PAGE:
Today is the fourth anniversary of the Rana Plaza clothing factory collapse, in which 1,138 Bangladeshi garment workers lost their lives while at work making clothes for the UK high street.
All this week, the Fashion Revolution campaign will be calling on consumers, brands and policy makers to push for a fairer fashion industry, so that tragedies like Rana Plaza can never happen again.
We’ll be supporting Fashion Revolution Week by asking brands #WhoMadeMyClothes and sharing ways we can all help to create a positive future for fashion.
As the week begins, here at Stitched Up HQ we’ve been reflecting on why we want a Fashion Revolution – what changes do we want to to see in the fashion industry and what do we think a fairer fashion future would look like? Read our team’s thoughts below.
To me it’s simple. Nobody should die for something so frivolous as fashion. Nobody should suffer so that we can buy cheap clothes, wear them twice and chuck them out. It’s easy not to think about the conditions faced by garment workers on the other side of the world, but we have to start seeing them as people, not machines. People with the same hopes and needs as ours.
The future of fashion has to be fair wages for all. The cotton farmers, weavers and sewing machinists who work hard to make our clothes should be paid a living wage for their labour. And this money should come first and foremost from from the gargantuan profits of the big brands. That people like Philip Green get richer and richer while workers on the bottom rung can’t afford basic necessities frankly makes me sick!
I feel like we all need to shake off this hypnotic urge to keep buying so many clothes! The industry does a really good job of making us all feel insecure enough that we compulsively buy clothes in order to continually reinvent ourselves. As the clothes are so cheap, we’ve stopped caring about them. Hardly anyone still has repairing skills like darning which were a staple of everyday family life not so long ago.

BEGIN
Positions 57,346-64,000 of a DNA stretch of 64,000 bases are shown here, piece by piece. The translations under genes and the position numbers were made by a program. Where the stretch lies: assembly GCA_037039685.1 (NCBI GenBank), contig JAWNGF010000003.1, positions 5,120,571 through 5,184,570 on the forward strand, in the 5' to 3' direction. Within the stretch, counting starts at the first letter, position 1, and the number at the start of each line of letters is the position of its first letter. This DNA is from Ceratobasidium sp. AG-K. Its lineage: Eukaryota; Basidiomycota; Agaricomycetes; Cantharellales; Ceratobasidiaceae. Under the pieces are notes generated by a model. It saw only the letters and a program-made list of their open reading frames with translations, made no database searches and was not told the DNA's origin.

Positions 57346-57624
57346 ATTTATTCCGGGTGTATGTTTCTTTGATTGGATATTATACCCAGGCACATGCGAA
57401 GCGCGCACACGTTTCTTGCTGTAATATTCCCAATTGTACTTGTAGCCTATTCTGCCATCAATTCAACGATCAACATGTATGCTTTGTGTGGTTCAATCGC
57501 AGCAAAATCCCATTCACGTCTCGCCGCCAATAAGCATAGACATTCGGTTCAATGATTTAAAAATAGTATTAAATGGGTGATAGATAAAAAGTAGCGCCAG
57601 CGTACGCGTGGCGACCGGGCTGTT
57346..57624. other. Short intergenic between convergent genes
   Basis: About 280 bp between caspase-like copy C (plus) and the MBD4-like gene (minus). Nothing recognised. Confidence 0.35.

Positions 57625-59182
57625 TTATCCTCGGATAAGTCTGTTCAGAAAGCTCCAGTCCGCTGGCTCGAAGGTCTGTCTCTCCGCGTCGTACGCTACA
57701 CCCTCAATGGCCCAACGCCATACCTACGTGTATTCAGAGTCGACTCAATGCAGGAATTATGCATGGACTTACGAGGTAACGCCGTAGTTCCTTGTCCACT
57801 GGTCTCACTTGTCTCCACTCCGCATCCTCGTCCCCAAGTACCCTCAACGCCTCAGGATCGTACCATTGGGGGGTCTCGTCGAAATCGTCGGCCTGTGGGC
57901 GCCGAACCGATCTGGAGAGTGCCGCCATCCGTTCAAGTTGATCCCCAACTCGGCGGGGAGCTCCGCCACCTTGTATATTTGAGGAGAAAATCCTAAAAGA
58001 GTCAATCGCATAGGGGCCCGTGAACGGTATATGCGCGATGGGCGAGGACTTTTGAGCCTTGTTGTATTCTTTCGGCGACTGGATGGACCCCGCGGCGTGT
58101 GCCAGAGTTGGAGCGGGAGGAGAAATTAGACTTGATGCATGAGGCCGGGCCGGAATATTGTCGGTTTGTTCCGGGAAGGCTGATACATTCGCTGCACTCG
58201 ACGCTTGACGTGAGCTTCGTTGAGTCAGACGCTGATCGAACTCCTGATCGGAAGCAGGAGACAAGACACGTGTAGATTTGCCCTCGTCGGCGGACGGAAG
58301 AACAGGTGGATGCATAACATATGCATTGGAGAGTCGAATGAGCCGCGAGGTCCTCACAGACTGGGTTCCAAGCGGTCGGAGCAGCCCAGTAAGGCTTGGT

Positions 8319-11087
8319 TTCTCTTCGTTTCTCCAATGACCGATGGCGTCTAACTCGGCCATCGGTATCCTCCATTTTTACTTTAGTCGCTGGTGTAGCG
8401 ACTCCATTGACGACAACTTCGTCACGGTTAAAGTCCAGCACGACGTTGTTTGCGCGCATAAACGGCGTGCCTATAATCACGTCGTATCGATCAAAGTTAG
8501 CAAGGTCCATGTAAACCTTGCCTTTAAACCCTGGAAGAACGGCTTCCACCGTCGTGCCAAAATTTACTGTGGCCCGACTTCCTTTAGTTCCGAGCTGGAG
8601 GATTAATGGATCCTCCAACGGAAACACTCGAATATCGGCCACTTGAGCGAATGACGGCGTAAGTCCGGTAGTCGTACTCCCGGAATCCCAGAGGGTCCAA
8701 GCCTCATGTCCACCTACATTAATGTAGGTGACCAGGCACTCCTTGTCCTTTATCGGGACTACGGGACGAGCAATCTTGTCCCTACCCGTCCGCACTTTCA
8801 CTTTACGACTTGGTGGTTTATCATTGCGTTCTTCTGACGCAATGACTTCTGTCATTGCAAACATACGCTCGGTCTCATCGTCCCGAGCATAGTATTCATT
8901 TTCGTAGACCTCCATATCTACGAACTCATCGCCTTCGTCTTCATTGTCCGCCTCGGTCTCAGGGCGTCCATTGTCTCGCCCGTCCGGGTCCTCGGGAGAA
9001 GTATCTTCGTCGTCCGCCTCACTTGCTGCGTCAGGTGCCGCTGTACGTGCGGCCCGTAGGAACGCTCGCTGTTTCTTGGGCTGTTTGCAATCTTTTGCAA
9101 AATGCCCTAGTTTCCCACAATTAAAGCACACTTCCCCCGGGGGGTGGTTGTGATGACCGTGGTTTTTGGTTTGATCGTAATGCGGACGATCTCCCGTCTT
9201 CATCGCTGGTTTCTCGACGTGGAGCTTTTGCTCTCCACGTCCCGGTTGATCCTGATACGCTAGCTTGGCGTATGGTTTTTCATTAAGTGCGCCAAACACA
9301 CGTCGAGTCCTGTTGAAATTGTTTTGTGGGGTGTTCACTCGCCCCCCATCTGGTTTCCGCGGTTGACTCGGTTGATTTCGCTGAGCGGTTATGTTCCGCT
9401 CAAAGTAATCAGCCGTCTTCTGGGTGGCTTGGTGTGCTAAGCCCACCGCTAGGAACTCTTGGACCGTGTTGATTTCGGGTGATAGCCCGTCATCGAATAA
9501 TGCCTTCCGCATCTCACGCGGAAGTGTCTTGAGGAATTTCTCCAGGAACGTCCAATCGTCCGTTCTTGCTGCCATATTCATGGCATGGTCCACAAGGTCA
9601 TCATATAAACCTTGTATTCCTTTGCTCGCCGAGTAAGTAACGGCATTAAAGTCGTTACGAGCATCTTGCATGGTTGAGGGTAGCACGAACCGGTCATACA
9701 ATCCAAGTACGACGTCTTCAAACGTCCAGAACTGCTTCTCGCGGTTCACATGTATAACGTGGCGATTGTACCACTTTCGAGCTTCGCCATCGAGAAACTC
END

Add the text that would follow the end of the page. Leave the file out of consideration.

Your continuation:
The future fashion industry has to be one which produces only high quality clothing, made under fair conditions. Clothes prices need to reflect the actual value, from the material used and the time and effort spent making them. We would be less inclined to throw them out as soon as the next fad appears. We might then get to see people creatively embracing the beautiful art form of visible (and invisible) mending; putting their own stamp on the outfits they wear.
The culture of throwing away clothes after one use is terrifying, but often comes from a lack of awareness about how garments are made and the effects of throwing them in the bin. The more we can educate young people on the lifecycle of garments, about the people who make their clothes and fast fashions negative impacts on the environment the brighter the future of fashion looks.
For me a fashion revolution means changing mindsets a little at a time. It’s a marathon not a sprint, starting with educating the next generation to make positive fashion choices. In the future, I’d like to see sustainability incorporated into every conversation about fashion at school and university. And hopefully, one day, we won’t need to use the term ‘sustainability’ at all, because all fashion will be made in a manner which causes no harm to people or planet.
Want to join in? Find out what you can do to support the Fashion Revolution camapign here.
Vive la revolution!